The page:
Ja pledges commitment as it seeks re-election to IMO council
Jamaica has pledged to “offer leadership, commitment and strategic focus” by continuing its role as a council member of the International Maritime Organization (IMO) – the United Nations specialised agency responsible for the safety, security and pollution control of the global shipping industry.
Announcing Jamaica’s candidature for re-election to Category C of the IMO council for 2022-2023, Prime Minister Andrew Holness said: “Jamaica will continue to offer leadership, commitment and strategic focus as an IMO council member. It is of utmost importance that maritime concerns of particular importance to the Caribbean small island developing states (SIDS), and other vulnerable countries, particularly the least developed countries (LDCs), be fully aired and addressed in the IMO.
“For Jamaica and other SIDS, healthy, productive and resilient oceans and seas are critical to our economic sustainability.”
Underscoring the importance that Jamaica as a nation attaches to its maritime sector, Holness said, “Jamaica has been an active member of the IMO Council since 2007 and our decision to present our candidature for the 2022-23 period is based on the firm belief that we can continue to contribute to the work of the organisation.”
Also participating in the launch were Robert Montague, minister of transport and mining and Senator Kamina Johnson Smith, minister of foreign affairs and foreign trade.
Elections to the council will be held during the 32nd Regular Session of the IMO Assembly this December in London, and Jamaica has placed the welfare of seafarers, protection of the marine environment, gender diversity, and the safety and security of seagoing vessels at the top of its re-election agenda.
Holness said continued membership at Category C level would enhance Jamaica’s capacity to promote more effective implementation of maritime safety and pollution prevention regulations at the national level, as well as among other SIDS and LDCs.
In its election submission, Jamaica outlined the work it has done in mitigating the impact that the COVID-19 pandemic has had on the global shipping industry, and underlined its commitment to supporting the IMO’s efforts to cut greenhouse gas emissions from shipping and port operations. The country is a leading light in promoting seafarer training and has placed female empowerment and women in maritime at the centre of its operations.
Holness explained: “Jamaica continues to have faith in the value of multilateralism and the importance of strengthening global institutions. Every state has a role to play in confronting the challenges we face as a global community. This is what continues to inspire Jamaica to engage in and contribute to the multilateral process, and in particular, the work of the IMO.”
He pointed out: “As a small island state, shipping is essential to our import and export trade. We have progressively built up over the years, a highly developed maritime infrastructure comprising container, cruise and bulk cargo ports, maritime administration and ship registration, as well as the training of seafarers and shipping personnel. Kingston Harbour is the seventh-largest natural harbour in the world and Jamaica is the second-largest trans-shipment hub in the Caribbean region. In 2020, Jamaica was once again recognised as the world’s leading cuise destination at the World Travel Awards.”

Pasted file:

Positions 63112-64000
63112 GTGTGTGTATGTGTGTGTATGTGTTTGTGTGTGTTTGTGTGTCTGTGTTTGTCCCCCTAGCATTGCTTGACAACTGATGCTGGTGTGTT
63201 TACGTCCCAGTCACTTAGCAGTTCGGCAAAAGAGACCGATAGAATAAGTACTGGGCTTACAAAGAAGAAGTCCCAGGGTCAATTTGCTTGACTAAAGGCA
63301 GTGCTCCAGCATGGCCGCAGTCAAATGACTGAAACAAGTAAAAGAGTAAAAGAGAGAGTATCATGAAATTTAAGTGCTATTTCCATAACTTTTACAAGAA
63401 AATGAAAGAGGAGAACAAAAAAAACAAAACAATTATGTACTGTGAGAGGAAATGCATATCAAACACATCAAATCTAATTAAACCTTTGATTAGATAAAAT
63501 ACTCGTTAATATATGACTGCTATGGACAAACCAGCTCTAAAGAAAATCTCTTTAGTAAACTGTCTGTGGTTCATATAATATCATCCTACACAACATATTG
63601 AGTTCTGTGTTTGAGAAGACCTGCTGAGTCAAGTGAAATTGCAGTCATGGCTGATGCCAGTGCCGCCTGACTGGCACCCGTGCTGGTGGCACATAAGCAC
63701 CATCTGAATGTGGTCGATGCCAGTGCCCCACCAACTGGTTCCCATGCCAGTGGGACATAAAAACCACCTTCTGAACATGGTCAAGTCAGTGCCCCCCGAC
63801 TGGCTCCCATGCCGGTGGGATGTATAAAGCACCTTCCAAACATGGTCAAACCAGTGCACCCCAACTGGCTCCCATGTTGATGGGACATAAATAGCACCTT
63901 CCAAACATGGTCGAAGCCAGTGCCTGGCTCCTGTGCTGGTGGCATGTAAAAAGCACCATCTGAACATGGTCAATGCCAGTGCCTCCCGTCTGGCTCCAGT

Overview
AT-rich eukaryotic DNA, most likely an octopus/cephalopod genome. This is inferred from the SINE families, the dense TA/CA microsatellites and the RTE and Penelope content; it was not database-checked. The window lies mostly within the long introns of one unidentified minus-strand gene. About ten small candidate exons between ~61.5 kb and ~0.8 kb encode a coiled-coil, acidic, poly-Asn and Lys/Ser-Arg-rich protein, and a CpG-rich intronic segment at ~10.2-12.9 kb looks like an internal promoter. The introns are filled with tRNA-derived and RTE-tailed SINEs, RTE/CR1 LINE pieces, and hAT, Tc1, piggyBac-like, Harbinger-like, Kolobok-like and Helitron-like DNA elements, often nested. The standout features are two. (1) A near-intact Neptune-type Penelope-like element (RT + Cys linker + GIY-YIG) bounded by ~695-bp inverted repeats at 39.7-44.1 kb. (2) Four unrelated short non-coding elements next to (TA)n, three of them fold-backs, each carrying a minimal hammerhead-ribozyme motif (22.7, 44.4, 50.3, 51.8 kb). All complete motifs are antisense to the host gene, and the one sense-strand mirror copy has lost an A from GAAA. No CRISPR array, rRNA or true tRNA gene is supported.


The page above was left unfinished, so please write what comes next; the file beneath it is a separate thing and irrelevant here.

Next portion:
Jamaica continues to serve on the IMO’s panel of competent persons established under the International Convention on Standards of Training, Certification and Watchkeeping for Seafarers, 1978, as amended. The country has demonstrated its commitment to the IMO Member State Audit Scheme and was audited in 2011. Jamaica has also supported the implementation of the scheme through the provision of auditors and lead auditors for the conduct of audits of member states, and stands ready to assist other states in the region in their audit preparations.
The country also supports the IMO’s initiative to promote the development of country maritime profiles for member states. This tool is being used as the basis for enhancing Jamaica’s integrated ocean governance and marine policymaking and to more accurately determine technical development assistance needs. Jamaica is also in the preparatory stages of developing a comprehensive maritime transportation policy utilising the tools being provided by the IMO, and subsuming the policy into Jamaica’s Vision 2030 National Development Plan.
Jamaica was a lead partnering country under the IMO-supported GloBallast Partnership Project and holds the position of vice-chairman of the task force for the wider Caribbean region. In 2017, it acceded to the Ballast Water Management Convention, 2004 which has been incorporated in national legislation. In December 2020, the Jamaican Government ratified the MLC 2006, ensuring that adequate provisions for the rights and protection of seafarers to decent working and living conditions is entrenched in the local Shipping Act.
Holness said: “Jamaica’s candidature is an important signal of our maritime status and reputation at the international level and underscores the importance we ascribe to the IMO and our involvement in its work.”